3. Speaking of celebrities, after finally getting some internet access, I found out who signed my football! My two new favorite football players (non-New England Patriot division) are #26, Safety/Speacial Teamer Charlie Peprah, and #44, rookie Tight End Evan Moore. Both are fine, upstanding young men (largely by merit of signing my football), and-

Netherlands just tied the game in stoppage time. the final result will be a tie. I've said it before and I'll say it again: I hate the fucking Dutch. Bunch of clog-wearing, tulip-snorting windmill huggers.

-Evan, a graduate of Stamford University, was even nice enough to have a conversation with me. It's a long one, but I'll include the transcript in its entirety below:

Evan (to some little kid who kept whoring out for an autograph by yelling, among other things, that he had came all the way from Maryland to get an autograph): "You know, I'm from California"
Me (holding out football and sharpie): "Hey, I'm from California"
Evan (signing my football): "Really?"
Me: "Yeah, San Francisco"
Evan (handing back now-signed ball): "Cool."

Ladies and gentleman, my new best friend, Evan Moore.

So Charlie is a third-year backup player, and Evan is a rookie free agent, so as you football fans know it's practically GUARANTEED that both will go on to become massive superstars. Probably. Or they were just nice enough to sign my crap because everyone else was busy screaming at Donald Driver and Ryan Grant for autographs. Either way, I'm happy.

4. In Manitowoc, Wisconsin, I visited the Wisconsin Maritime Museum. Turns out the city has been a historic center of shipbuilding on the Great Lakes, among other things turning out a number of submarines that fought in the Pacific during WWII. The museum features a perfectly-maintained sub, the USS Cobia, which was built in the Electric Boat Yards in Groton, Connecticut (REPRESENT!), but otherwise is pretty much exactly the same type of sub that was built in Manitowoc. The museum features a full tour of the sub, so you can see first-hand just how cramped, claustrophobic, hot, and stinky these subs were. Those of us on the tour were in for a treat as one of the surviving veterans of the sub told us about his experience on the ship (he was a torpedo loader in the aft torpedo room), including a harrowing recounting of sitting in the completely quiet, darkened sub on the muddy floor of the sea as a Japanese destroyer rained down depth charges around the Cobia.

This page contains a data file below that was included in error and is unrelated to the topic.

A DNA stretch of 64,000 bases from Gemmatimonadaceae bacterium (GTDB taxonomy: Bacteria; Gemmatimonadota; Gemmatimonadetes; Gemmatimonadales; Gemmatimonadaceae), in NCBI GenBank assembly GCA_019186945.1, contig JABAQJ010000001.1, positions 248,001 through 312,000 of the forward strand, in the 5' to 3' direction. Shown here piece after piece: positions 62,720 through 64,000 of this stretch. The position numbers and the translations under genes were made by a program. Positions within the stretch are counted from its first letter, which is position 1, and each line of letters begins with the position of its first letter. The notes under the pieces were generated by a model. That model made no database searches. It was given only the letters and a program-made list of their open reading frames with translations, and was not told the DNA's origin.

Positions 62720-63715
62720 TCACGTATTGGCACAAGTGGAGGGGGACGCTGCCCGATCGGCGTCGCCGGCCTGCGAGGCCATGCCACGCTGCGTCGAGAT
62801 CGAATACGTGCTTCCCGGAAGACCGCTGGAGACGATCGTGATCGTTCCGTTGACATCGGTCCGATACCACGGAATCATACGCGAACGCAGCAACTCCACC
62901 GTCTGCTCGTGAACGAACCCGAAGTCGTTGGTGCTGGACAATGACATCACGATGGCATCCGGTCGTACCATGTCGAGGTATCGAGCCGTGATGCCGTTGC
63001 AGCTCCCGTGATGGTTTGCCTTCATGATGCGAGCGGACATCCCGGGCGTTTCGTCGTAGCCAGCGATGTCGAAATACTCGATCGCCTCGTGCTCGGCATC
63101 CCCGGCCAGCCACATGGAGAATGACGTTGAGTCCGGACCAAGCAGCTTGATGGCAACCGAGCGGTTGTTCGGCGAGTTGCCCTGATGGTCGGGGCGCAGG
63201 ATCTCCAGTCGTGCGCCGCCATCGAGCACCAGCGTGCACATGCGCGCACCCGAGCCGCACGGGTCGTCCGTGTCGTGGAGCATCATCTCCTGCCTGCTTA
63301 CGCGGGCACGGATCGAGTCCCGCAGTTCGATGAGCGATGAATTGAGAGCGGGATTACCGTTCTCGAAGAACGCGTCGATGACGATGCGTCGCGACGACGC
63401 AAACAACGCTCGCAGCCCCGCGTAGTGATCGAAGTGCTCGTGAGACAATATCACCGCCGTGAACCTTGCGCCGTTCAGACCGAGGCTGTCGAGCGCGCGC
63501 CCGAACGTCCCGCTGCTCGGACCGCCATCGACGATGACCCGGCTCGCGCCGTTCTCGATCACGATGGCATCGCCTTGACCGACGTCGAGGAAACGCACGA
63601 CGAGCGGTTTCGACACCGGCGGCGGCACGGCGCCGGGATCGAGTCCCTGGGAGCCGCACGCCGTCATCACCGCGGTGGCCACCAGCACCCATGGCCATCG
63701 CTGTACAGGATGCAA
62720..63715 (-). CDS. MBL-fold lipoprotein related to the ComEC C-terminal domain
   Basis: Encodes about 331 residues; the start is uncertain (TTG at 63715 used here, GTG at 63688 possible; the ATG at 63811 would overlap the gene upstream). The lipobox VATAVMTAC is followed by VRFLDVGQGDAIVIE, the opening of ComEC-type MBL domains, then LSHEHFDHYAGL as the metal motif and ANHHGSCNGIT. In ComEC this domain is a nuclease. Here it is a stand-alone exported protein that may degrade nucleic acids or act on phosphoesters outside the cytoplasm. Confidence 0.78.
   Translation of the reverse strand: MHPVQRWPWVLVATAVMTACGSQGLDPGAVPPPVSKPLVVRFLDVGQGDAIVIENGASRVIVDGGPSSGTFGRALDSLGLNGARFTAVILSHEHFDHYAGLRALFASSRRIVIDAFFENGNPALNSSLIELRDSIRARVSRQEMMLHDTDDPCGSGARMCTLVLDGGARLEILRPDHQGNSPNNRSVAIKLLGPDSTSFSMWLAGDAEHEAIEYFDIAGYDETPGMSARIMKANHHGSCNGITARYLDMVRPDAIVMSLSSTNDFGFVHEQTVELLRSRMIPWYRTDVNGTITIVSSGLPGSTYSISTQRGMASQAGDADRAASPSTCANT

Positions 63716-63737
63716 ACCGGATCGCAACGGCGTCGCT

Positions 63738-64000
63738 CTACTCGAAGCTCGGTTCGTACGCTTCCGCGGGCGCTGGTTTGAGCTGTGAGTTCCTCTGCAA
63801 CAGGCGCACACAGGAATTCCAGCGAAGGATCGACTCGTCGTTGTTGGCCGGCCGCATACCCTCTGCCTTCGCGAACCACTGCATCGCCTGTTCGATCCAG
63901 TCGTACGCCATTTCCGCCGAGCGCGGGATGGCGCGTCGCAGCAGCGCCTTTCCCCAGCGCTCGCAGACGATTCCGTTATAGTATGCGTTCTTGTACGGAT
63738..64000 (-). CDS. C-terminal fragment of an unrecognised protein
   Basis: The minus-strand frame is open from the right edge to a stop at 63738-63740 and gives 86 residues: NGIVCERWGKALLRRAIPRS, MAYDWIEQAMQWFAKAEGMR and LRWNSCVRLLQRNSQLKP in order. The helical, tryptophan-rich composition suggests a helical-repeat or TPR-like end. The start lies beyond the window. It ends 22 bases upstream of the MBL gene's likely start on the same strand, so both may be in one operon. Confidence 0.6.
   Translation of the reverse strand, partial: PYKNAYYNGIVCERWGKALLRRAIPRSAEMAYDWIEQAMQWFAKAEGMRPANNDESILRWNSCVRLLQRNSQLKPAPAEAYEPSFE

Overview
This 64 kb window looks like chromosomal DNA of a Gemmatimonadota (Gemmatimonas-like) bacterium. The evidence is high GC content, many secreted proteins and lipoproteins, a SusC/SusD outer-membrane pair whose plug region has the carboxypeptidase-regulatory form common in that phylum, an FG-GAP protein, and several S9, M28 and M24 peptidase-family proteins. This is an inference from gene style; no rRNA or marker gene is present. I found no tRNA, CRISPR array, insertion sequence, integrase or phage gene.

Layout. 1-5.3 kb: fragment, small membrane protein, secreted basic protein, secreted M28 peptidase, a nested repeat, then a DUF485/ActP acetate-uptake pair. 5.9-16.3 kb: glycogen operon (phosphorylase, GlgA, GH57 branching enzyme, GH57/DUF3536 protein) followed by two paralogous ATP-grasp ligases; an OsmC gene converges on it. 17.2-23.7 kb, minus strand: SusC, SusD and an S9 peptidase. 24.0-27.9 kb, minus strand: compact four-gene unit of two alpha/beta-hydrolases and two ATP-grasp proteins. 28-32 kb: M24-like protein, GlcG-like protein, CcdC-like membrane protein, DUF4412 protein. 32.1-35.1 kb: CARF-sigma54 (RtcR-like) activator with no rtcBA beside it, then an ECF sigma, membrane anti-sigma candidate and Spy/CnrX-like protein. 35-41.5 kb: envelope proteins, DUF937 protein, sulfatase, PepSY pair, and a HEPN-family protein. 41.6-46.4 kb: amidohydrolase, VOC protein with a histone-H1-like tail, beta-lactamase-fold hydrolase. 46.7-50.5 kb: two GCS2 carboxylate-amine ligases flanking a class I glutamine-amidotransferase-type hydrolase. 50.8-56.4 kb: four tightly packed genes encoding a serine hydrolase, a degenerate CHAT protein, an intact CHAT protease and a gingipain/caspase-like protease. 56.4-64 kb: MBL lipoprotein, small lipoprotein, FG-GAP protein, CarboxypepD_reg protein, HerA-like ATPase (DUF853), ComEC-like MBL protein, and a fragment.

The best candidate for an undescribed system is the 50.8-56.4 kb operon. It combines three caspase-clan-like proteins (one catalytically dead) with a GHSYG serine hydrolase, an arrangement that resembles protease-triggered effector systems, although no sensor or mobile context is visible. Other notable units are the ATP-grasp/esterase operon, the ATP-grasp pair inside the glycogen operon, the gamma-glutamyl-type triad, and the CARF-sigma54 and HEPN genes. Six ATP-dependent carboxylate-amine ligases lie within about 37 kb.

There's more to come here, but I want to get to the Hall of Fame before it closes tonight. So here's a quick outline of what you'll have to wait to read about:

*EDIT* I've finally gotten around to writing about the fun stuff from a few days ago. Here we go:

1. Indiana has some rather oddly-named roads. First up is an instant classic, "FANGBONER RD." But no matter how much fang or boner that can provide, it can't beat the elegant simplcity of "FAIL RD." Both are located somewhere west of South Bend along Route 20. I have decided that I need to own the "FAIL RD" sign. The next step: find a way to acquire it without doing anything illegal, Or without getting caught. Whichever is easier.

2. Indiana is a cripplingly boring state. I seriously think that the state was deliberately trying to get me out be being so horribly uninteresting. The only thing in the entire state that could even conceivably be considered an attraction would be its many fireworks stores, in particular "Krazy Kaplan's." Mr. Kaplan is so "krazy," apparently, that he offers an unprecedented "6-for-1" deal on select fireworks at his stores. And that's just special.

I found myself in Indiana because I was running from some particularly scary-looking thunderstorms, and didn't find a motel worth stopping at until I'd made it to South Bend. By this point, I had passed into the Eastern Time Zone (without knowing it; every other time I had passed to a new time zone on this trip a friendly sign was there to notify me. Not in Indiana. Yet one more way the state tried to make my trip as boring as possible), which is good. I'd been getting tired of having to do "time zone math" whenever I decided to call someone on the east coast. In any case, I had been running from the thunderstorms since I was in the state of Illinois, where I got to see the beautiful skyline of...

3. Chicago. I timed my drive perfectly, catching the Sears Tower, the Hancock Tower, and countless other skyscrapers against a backdrop of towering thunderheads, all illuminated by the setting sun. I found myself driving by (Whatever The Hell They Call It Now That It's Not Comiskey Park Anymore) Park, wondering who could be playing the White Sox that night. Turns out it was the Red Sox, as I learned when I got to a TV. Damn. At the very least, I drove past Chicago while playing Sufjan Steven's "Come on Feel the Illinoise" album, so I got to feel clever about something.

4. What time is it? MILLER TIME. While in Milwaukee, I made a point to visit the Miller brewery. I would like to stress before I continue that the brewery tour Miller offers is *FREE*, and includes free fair-sized tastings of their fine selection of beers. Emphasis here in "FREE." As opposed to "fine." But still -- "FREE." I got to see part of the Miller bottling facility, a magnificent state-of-the art conglomeration of equipment that spits out some half a million cases of beer every day. I also learned that Miller ships out forty rail cars full of beer each day, with a single rail car containing enough beer that if I were to drink one six pack of beer a day, would last me for 43 years. Clearly, I need to figure out how to get a rail car full of beer. The tour starts out with a wonderfully cheesy introductory movie, which takes every opportunity to remind you that the current time is Miller Time. My favorite scene:

(a happening-looking bar. Some dude is sitting there, enjoying a frosty bottle of Miller Lite)
Announcer: "There's a time that we like to call 'Miller Time.'"
(the guy looks over, and the camera pans to a beautiful woman, also enjoying a Miller Lite)